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Tales of the Madman Underground by John…
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Tales of the Madman Underground (2009)

by John Barnes

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Showing 1-5 of 21 (next | show all)
I don't even know where to start with this one.

Apparently the book got a lot of comparison with Catcher in the Rye which is at once wholly inaccurate and a perfect comparison. Firstly, the comparison with Catcher is largely because both books deal with a mostly crazy delinquent teen - the difference is that Karl Shoemaker is actually a narrator that you not only like, but also understand.

Secondly, the book is funny. Really, really funny. Laugh out loud funny. The humor, however, never quite detracts from the fact that the subject matter (alcoholism, incest, homosexuality, child-beatings, you know all that) is incredibly dark and poignant.

The most I can say about this book? Get it, read it, enjoy it, laugh and find yourself relating to it in spite of every attempt not to. The book was incredible. ( )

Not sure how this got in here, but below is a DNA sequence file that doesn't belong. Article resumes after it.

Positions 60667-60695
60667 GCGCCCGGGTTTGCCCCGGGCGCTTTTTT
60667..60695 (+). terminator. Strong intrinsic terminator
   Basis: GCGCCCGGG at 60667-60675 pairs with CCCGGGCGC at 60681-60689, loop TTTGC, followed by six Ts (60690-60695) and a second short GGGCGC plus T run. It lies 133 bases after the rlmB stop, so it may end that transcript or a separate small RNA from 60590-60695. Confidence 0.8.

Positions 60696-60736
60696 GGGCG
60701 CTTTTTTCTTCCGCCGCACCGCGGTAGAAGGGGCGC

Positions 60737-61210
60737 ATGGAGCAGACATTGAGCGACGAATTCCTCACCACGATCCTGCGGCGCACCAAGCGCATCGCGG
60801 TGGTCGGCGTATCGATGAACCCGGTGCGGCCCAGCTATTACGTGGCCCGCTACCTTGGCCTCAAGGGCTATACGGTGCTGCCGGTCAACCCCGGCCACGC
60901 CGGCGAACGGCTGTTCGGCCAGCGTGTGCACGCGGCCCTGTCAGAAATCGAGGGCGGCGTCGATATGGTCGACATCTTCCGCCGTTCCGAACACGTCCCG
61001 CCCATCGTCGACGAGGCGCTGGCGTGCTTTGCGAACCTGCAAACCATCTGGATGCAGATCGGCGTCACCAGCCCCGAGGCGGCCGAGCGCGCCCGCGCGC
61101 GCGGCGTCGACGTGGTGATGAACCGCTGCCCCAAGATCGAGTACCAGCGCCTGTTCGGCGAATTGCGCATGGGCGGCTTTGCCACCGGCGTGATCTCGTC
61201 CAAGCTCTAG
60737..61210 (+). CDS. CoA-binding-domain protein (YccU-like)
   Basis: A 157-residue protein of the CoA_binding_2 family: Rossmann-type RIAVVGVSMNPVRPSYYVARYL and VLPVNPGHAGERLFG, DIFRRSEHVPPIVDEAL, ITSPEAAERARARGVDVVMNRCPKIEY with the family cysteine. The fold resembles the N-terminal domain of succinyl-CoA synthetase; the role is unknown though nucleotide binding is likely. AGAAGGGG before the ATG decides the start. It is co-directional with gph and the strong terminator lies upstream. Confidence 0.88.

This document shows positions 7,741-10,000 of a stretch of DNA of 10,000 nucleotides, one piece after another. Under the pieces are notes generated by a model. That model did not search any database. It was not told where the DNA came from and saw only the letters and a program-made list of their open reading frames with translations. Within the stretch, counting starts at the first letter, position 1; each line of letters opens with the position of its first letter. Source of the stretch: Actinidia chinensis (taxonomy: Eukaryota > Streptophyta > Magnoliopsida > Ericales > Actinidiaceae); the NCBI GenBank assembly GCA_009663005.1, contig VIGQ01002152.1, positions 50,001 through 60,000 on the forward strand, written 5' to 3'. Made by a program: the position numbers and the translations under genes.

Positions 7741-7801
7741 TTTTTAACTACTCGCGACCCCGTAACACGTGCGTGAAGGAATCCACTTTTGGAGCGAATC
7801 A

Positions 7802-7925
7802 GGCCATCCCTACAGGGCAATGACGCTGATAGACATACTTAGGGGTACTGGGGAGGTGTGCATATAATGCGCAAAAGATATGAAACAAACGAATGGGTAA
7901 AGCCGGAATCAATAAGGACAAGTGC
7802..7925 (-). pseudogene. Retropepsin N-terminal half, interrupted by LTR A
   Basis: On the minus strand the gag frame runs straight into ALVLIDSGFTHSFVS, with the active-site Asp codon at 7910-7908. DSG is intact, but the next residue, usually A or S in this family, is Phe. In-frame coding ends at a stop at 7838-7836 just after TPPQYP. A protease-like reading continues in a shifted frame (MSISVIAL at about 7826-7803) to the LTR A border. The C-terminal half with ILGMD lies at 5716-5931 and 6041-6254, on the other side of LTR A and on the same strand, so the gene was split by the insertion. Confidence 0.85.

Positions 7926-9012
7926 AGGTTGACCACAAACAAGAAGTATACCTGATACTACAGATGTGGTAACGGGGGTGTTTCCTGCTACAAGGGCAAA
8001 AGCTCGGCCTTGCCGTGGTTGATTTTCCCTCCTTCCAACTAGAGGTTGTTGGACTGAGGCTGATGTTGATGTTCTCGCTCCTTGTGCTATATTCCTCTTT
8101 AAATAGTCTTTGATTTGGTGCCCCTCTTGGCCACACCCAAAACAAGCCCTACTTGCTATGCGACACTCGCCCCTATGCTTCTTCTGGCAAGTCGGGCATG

Lepophagus | Jun 14, 2018 |
This is an awesome historical novel set in the early seventies. The writings was so fluid and the characters so real. I loved that despite si many bad things that happen to so many of the people the book comes around with a wonderful and hopeful ending. It is a mature content ya book that in its honesty deals with some crude language and themes for those of you sensative ti that sort of thing. ( )
  Jen.ODriscoll.Lemon | Jan 23, 2016 |
This is an awesome historical novel set in the early seventies. The writings was so fluid and the characters so real. I loved that despite si many bad things that happen to so many of the people the book comes around with a wonderful and hopeful ending. It is a mature content ya book that in its honesty deals with some crude language and themes for those of you sensative ti that sort of thing. ( )
  Jen.ODriscoll.Lemon | Jan 23, 2016 |